“As this case demonstrates, it is important for employers to identify existing hazards, and follow required safety procedures to protect workers from serious injuries,” said OSHA Jacksonville Acting Area Office Director Buddy Underwood.

North Florida Shipyards has 15 business days from receipt of its citations and proposed penalties to comply, request an informal conference with OSHA’s area director, or contest the findings before the independent Occupational Safety and Health Review Commission.

Under the Occupational Safety and Health Act of 1970, employers are responsible for providing safe and healthful workplaces for their employees. OSHA’s role is to ensure these conditions for America’s working men and women by setting and enforcing standards, and providing training, education, and assistance. For more information, visit https://www.osha.gov.

OSHA: Roofing Company Exposed Employees to Fall, Other Safety Hazards at Home Building Sites

This West Virginia roofing company will have to take the fall for not adequately protecting its workers from falling, according to federal safety officials.

The U.S. Department of Labor’s Occupational Safety and Health Administration (OSHA) has cited Design Roofing LLC for exposing employees to fall and other safety hazards at residential construction sites in Scott Depot and Culloden, West Virginia. The company faces proposed penalties of $101,988.

OSHA inspected the two work sites after receiving complaints of employees working without proper fall protection. The Agency issued willful violations for the fall hazards, and serious violations for allowing employees to work within close proximity of an energized electrical conductor, and improper use of an extension ladder.

Falls are the leading cause of fatalities in construction, but they can be prevented if employers comply with fall protection requirements,”said OSHA Charleston Area Office Director Prentice Cline. “This employer’s disregard of required safety procedures leave employees vulnerable to hazards that can cause serious or fatal injuries.”

The company has 15 business days from receipt of the citations and penalties to comply, request an informal conference with OSHA’s area director, or contest the findings before the independent Occupational Safety and Health Review Commission.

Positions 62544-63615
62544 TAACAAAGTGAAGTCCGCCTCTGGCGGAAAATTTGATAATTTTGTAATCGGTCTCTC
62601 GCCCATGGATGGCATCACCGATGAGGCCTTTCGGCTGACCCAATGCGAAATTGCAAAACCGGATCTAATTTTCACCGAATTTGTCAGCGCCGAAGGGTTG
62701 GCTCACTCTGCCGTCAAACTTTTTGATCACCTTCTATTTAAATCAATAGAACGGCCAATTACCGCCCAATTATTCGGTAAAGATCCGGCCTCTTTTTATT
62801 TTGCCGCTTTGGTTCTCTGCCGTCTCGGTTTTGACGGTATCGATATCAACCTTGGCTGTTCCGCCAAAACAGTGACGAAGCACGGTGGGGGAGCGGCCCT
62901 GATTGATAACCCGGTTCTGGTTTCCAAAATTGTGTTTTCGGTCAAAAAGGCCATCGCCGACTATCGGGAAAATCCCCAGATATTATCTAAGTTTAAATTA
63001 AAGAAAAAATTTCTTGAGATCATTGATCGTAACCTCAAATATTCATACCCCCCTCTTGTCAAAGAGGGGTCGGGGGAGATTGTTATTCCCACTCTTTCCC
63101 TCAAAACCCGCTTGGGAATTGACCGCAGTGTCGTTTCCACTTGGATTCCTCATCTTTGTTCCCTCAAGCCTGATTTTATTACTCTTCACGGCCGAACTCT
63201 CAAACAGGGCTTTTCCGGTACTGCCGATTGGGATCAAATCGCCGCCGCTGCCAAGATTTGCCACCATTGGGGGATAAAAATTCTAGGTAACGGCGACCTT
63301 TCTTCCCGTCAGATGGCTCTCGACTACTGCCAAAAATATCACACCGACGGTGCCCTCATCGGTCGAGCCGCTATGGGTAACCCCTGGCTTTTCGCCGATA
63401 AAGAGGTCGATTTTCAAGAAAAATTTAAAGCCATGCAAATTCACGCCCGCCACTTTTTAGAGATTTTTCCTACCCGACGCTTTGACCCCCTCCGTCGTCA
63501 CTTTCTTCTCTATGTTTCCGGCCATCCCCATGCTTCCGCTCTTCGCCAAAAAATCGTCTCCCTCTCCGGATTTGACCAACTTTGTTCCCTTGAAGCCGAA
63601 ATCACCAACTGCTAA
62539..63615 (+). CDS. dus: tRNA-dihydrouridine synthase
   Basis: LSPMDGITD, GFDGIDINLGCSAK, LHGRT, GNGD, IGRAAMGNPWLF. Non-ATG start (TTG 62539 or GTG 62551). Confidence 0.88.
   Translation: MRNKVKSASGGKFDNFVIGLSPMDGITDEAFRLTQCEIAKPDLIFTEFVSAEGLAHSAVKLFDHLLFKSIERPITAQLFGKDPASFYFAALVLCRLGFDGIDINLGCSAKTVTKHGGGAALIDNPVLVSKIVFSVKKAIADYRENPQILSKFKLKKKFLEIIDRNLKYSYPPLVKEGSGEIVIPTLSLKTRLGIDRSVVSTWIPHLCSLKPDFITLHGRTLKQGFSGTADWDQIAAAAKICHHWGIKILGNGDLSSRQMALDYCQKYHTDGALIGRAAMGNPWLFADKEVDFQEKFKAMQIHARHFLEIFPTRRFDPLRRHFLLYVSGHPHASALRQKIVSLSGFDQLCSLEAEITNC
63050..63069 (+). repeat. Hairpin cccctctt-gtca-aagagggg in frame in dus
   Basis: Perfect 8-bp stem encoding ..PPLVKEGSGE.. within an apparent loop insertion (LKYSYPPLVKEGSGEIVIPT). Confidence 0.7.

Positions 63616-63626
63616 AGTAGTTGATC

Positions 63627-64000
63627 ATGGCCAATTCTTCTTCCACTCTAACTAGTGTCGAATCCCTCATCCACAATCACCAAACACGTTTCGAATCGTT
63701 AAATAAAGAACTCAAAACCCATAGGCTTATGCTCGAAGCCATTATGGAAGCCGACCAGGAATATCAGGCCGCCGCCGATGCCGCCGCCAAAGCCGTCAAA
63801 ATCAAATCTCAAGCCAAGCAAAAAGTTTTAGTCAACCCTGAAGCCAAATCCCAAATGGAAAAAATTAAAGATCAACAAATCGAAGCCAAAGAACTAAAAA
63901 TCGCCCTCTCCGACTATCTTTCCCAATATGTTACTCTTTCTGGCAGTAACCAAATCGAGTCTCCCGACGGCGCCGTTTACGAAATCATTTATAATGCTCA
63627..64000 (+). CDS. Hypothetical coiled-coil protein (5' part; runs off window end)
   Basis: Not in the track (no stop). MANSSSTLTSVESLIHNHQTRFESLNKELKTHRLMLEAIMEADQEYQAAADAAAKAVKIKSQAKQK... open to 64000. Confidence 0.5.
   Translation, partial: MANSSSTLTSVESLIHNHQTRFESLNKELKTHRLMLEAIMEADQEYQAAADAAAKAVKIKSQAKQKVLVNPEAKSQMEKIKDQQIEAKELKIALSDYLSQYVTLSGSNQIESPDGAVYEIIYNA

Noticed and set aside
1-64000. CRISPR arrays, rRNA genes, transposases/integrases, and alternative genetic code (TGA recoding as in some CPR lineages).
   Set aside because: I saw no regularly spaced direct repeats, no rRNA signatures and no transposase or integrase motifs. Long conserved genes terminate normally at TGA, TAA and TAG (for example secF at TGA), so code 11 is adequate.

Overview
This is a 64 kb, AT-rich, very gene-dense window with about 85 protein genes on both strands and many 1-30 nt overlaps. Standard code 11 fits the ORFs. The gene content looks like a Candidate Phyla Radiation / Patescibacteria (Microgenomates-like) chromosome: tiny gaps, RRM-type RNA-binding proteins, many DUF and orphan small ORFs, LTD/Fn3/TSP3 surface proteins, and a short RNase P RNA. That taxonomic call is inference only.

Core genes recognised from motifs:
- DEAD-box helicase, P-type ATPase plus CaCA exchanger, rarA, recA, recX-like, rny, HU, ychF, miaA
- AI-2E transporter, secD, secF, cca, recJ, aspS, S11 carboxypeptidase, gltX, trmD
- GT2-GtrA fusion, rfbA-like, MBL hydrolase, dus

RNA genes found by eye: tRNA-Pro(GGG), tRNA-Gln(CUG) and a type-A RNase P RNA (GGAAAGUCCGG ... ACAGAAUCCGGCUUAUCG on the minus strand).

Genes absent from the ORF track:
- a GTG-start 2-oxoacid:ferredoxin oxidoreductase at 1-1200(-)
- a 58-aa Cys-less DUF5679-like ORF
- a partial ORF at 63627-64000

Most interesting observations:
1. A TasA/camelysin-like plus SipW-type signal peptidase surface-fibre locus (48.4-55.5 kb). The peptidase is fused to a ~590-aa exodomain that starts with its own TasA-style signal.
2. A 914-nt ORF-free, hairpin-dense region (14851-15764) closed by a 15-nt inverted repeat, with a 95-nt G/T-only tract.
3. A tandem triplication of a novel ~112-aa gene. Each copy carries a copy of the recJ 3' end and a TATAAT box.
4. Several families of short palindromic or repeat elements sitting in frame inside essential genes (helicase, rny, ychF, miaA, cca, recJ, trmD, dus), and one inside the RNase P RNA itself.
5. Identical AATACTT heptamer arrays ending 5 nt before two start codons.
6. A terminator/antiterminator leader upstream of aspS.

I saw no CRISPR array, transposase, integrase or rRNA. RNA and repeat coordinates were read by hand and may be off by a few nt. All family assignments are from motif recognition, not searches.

Under the Occupational Safety and Health Act of 1970, employers are responsible for providing safe and healthful workplaces for their employees. OSHA’s role is to ensure these conditions for America’s working men and women by setting and enforcing standards, and providing training, education and assistance. For more information, visit http://www.osha.gov.

OSHA: Injury Data Due From Employers July 1

Just 48 hours to go before an important deadline for certain industries to report their safety data to federal regulators.

The U.S. Department of Labor’s Occupational Safety and Health Administration (OSHA) is reminding employers that the deadline for electronically submitting their 2017 Form 300A data to OSHA is July 1, 2018.

Electronic submissions are required of establishments with 250 or more employees that are currently required to keep OSHA injury and illness records, and establishments with 20-249 employees that are classified in specific industries with historically high rates of occupational injuries and illnesses.

For more information, and a link to the Injury Tracking Application, visit the Injury Tracking Application Electronic Submission of Injury and Illness Records to OSHA.

Under the Occupational Safety and Health Act of 1970, employers are responsible for providing safe and healthful workplaces for their employees. OSHA’s role is to ensure these conditions for America’s working men and women by setting and enforcing standards, and providing training, education and assistance. For more information, visit www.osha.gov.